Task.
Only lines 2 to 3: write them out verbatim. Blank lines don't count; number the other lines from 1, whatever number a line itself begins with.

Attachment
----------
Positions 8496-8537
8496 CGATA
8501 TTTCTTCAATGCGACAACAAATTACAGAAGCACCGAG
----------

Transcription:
8496 CGATA
8501 TTTCTTCAATGCGACAACAAATTACAGAAGCACCGAG